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The day the cabin shook

It began like an earthquake. The cabin was vibrating, at first just slightly, then more and more urgently. I felt it through the soles of my feet, coming up in waves through the plywood floor.

It began like an earthquake. The cabin was vibrating, at first just slightly, then more and more urgently. I felt it through the soles of my feet, coming up in waves through the plywood floor. What the ...? All three dogs were accounted for, lying in the cabin. Was there an animal hopping around on the porch? Maybe a bear. There was a strange rhythm to the vibrations, even a dull sound that was getting louder.

Just as I turned to open the door and find out what on earth was going on out there, a moose ran right by the window, peeling past the cabin with only inches to spare. Her calf raced along behind her, skinny legs pumping hard, ears folded back, and followed her down the path to the water. The thundering of hooves diminished as the moose disappeared down the trail, fireweed and soapberries closing behind them like a curtain.

With my heart still thudding in the rhythm of the running moose, I yelled at the barking dogs to be quiet, and waited for something to come chasing by the window next. But nothing happened. All was quiet.

I took the bear spray and went out to investigate. Why would a cow choose to run right for our cabin, with plenty of open space and a variety of trails all around? She must have been running from something. In the dusty trail that snakes out of the woods down to our house were the forceful prints of the two moose, drawn long where they had run down the hill. Intrigued, I followed the tracks. No wonder the cabin had picked up the vibrations - they had been running for a while already, at least 200 metres. I scouted around for other tracks, but there were only the old paw prints of the dogs and the craggy pattern of my boot soles.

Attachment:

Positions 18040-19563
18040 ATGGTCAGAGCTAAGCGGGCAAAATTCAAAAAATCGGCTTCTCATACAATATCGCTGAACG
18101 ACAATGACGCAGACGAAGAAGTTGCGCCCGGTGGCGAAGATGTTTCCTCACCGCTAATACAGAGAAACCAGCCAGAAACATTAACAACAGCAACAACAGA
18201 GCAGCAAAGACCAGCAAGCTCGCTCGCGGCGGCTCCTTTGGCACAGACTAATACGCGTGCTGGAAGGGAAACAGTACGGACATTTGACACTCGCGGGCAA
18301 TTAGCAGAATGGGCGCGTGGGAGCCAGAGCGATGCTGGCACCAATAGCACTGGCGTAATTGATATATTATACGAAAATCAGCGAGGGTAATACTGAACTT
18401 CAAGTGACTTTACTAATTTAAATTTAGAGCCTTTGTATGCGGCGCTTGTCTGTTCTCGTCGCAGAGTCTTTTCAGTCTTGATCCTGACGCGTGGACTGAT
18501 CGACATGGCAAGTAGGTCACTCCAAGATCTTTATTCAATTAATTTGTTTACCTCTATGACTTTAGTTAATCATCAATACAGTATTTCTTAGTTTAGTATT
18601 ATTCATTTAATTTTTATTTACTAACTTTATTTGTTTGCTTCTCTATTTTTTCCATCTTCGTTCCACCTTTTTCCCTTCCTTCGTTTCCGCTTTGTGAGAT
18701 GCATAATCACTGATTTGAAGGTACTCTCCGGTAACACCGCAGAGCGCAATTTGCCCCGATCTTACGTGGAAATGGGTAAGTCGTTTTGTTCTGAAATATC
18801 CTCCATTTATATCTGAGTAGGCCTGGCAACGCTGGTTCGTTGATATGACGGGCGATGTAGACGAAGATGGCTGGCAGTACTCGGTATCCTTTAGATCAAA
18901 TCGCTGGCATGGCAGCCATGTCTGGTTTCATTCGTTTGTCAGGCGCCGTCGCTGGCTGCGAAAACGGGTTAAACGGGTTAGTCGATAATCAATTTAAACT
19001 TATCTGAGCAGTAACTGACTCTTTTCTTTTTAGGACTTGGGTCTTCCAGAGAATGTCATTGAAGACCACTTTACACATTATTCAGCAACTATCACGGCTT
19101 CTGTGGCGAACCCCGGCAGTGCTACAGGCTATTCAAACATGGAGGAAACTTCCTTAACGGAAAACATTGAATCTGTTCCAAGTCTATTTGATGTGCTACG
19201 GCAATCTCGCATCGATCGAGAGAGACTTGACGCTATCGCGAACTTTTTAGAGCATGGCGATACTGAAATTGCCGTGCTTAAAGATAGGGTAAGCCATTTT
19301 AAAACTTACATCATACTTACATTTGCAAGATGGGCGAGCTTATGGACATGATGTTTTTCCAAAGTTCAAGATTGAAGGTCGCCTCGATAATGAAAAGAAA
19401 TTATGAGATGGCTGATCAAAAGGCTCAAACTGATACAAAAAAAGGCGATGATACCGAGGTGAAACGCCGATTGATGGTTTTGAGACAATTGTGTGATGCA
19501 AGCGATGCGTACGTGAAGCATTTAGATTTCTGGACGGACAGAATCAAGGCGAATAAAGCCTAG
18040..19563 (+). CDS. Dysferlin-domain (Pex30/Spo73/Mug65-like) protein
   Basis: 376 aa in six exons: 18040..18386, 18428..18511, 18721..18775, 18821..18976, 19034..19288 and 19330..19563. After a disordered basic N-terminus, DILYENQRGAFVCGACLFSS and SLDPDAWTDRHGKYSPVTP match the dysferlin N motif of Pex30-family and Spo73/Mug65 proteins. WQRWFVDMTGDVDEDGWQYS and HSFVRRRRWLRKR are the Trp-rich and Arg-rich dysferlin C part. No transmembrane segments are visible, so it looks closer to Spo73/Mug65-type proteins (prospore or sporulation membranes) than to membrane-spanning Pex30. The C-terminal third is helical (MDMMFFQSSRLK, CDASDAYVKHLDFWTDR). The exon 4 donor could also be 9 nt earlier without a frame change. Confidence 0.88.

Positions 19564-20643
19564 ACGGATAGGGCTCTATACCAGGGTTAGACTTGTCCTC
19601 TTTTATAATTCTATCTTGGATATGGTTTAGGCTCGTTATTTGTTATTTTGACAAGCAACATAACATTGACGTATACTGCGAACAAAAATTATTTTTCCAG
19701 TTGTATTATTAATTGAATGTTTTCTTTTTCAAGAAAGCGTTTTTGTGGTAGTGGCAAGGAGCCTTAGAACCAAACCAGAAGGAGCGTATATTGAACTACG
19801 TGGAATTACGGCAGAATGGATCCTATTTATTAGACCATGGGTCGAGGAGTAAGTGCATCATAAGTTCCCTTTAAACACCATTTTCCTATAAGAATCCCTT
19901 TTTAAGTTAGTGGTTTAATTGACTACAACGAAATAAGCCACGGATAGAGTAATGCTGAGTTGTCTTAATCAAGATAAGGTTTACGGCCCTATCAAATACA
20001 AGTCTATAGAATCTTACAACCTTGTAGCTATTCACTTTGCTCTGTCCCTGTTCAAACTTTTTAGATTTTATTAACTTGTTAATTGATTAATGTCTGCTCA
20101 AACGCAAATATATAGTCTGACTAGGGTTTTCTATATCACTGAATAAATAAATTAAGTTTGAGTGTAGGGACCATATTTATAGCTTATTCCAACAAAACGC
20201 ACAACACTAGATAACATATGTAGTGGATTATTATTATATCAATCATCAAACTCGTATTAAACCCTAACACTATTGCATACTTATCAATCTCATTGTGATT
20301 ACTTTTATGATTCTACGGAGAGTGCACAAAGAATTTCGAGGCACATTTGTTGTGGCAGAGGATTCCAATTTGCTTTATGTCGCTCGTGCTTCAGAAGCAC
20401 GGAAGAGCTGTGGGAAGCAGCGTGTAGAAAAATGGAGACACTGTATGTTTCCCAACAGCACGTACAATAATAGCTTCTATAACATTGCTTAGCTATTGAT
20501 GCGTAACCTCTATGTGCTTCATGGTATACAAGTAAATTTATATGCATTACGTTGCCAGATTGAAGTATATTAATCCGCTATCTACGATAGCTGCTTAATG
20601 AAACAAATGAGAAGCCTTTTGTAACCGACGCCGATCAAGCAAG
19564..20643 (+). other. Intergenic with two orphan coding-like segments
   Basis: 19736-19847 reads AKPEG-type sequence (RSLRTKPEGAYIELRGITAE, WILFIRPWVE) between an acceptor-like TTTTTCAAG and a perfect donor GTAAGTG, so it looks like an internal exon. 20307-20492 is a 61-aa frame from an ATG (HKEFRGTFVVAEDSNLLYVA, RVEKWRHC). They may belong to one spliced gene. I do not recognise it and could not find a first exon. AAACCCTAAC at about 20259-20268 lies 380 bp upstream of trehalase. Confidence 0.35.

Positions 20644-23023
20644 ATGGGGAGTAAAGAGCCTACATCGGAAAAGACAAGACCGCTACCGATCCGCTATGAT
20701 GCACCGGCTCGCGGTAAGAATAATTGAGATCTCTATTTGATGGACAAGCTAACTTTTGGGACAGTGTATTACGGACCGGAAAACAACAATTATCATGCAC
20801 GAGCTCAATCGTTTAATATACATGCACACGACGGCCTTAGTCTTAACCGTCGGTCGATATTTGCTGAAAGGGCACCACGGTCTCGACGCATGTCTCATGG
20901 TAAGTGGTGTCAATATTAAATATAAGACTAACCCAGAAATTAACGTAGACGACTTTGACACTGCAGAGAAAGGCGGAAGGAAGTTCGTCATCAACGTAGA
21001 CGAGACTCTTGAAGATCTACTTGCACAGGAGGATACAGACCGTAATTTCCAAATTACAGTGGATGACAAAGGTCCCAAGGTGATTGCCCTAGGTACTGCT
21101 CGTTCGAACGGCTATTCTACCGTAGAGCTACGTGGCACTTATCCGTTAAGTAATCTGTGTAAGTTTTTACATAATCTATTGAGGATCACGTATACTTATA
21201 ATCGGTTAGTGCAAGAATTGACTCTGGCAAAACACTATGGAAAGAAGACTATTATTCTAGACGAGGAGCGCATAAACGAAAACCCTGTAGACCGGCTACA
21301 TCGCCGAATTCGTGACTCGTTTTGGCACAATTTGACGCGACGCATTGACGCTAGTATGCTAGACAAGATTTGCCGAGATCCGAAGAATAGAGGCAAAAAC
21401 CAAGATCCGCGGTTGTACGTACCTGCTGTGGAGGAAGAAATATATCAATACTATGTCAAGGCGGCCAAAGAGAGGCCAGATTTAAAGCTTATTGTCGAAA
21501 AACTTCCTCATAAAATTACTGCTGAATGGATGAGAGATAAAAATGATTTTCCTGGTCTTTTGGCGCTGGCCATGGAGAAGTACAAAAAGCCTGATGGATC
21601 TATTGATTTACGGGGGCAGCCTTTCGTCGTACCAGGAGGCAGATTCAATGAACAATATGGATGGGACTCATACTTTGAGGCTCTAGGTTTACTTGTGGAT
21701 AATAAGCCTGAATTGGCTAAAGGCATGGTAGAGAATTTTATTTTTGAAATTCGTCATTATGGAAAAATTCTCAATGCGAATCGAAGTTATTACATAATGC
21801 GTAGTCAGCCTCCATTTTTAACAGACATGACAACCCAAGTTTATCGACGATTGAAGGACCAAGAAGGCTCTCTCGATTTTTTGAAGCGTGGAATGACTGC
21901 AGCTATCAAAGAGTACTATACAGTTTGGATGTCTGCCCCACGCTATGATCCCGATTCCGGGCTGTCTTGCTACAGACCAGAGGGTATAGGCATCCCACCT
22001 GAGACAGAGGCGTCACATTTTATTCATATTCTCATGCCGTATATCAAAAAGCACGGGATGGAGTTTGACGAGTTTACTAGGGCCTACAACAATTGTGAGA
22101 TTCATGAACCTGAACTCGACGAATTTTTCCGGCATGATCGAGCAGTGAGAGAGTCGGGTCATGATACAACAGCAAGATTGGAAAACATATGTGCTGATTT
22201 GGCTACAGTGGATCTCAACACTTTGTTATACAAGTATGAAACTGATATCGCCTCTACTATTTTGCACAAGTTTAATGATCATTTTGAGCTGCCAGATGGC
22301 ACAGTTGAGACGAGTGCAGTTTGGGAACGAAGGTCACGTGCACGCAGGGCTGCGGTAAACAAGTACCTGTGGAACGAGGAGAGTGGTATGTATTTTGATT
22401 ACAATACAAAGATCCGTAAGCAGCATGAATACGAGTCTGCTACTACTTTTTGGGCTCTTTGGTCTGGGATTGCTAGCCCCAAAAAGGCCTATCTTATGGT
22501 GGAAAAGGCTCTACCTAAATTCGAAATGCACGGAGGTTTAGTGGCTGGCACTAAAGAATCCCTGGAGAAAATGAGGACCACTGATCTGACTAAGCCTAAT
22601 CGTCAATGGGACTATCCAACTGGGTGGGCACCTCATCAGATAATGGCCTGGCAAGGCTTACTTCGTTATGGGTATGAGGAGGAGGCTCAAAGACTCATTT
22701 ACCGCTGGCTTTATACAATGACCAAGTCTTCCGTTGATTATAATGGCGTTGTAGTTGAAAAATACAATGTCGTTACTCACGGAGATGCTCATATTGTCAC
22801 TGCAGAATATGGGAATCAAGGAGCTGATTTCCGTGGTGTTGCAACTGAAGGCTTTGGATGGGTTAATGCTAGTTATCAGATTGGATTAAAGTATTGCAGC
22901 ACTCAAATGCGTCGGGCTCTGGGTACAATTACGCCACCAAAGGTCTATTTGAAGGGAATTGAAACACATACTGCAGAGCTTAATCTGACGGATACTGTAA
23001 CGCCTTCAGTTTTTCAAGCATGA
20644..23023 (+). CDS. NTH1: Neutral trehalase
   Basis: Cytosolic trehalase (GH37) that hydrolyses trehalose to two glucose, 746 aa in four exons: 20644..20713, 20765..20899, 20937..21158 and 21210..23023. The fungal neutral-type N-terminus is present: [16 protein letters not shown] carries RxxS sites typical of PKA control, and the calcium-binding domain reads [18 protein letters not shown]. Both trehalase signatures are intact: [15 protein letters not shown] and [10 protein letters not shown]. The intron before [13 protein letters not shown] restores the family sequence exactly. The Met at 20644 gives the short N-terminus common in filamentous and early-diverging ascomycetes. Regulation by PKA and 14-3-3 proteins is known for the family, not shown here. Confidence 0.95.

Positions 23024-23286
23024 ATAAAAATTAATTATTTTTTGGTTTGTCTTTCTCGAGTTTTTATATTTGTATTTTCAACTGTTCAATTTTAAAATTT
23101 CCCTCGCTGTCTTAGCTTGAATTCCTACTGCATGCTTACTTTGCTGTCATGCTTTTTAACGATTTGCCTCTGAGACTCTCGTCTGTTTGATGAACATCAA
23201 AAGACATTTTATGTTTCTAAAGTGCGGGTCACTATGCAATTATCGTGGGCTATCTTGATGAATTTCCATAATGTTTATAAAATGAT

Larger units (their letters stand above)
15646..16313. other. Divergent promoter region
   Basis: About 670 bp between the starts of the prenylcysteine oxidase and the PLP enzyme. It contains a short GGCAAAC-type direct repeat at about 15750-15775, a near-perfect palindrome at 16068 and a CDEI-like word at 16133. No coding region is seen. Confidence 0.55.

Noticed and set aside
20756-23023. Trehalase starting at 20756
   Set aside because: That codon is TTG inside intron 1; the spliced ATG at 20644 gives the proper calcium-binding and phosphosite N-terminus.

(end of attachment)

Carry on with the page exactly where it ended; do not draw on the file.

Where the trail branched out and became more rocky, it was harder to see where the moose had come from. I returned to the cabin to get the dogs. Sniffing excitedly, their tails tall in the air, they showed me where the moose had emerged from the open forest and veered onto our trail. In the limp grass, already turned to straw in the unrelenting dry summer heat, I found the tracks again. Fireweed lay with its pale leaf sides up, tiny ridges of soil pushed up where the tip of the hooves had dug into the ground under the force of the animals’ speed. The moose had come in a fairly straight line out of the woods, and then made right for our cabin instead of taking any number of different routes.

How strange. It’s not like the cabin is a deterrent to moose - quite the contrary. The surrounding willows and saskatoon bushes get their yearly pruning attended to by a small army of ungulate gardeners, but the moose usually don’t wander past or stop to eat during broad daylight. I’m sure they know our schedule perfectly well and time their commute so as to face the smallest possible chance of people and dog traffic around our cabin.

But to come running right for the cabin during the day? I searched the ground minutely for bear signs or wolf tracks but came up with nothing. The dogs didn’t show any of the tension that would indicate a bear and when Milan peed, he didn’t mark with his hind paws as he would if there were wolves around. Something must have spooked the moose, though.

Eventually, I gave up the search. There were bears around of course, feeding on soapberries now. Just a couple days earlier, when I was sitting on the outhouse, I had heard a telltale crash and some artificial fibre rip. While I finished up the task at hand, I slammed the squeaky outhouse door repeatedly to shoo away the ripper and crasher out there. When I investigated where the sound had come from, I found the tarp covering our snowmobile ripped but no further damage. Three little holes, all quite closely together, told the tale of a small and curious bear.

But surely the moose wouldn’t run from a three-year old bear. Whatever caused the cow and calf to come right for our cabin will remain a mystery. I’d like to think that the cow used the house as a predator deterrent, if that’s what she ran from - but she may have quite a different story to tell.

Lisa Hasselbring is a writer who lives at the

headwaters of the Yukon River south of Whitehorse.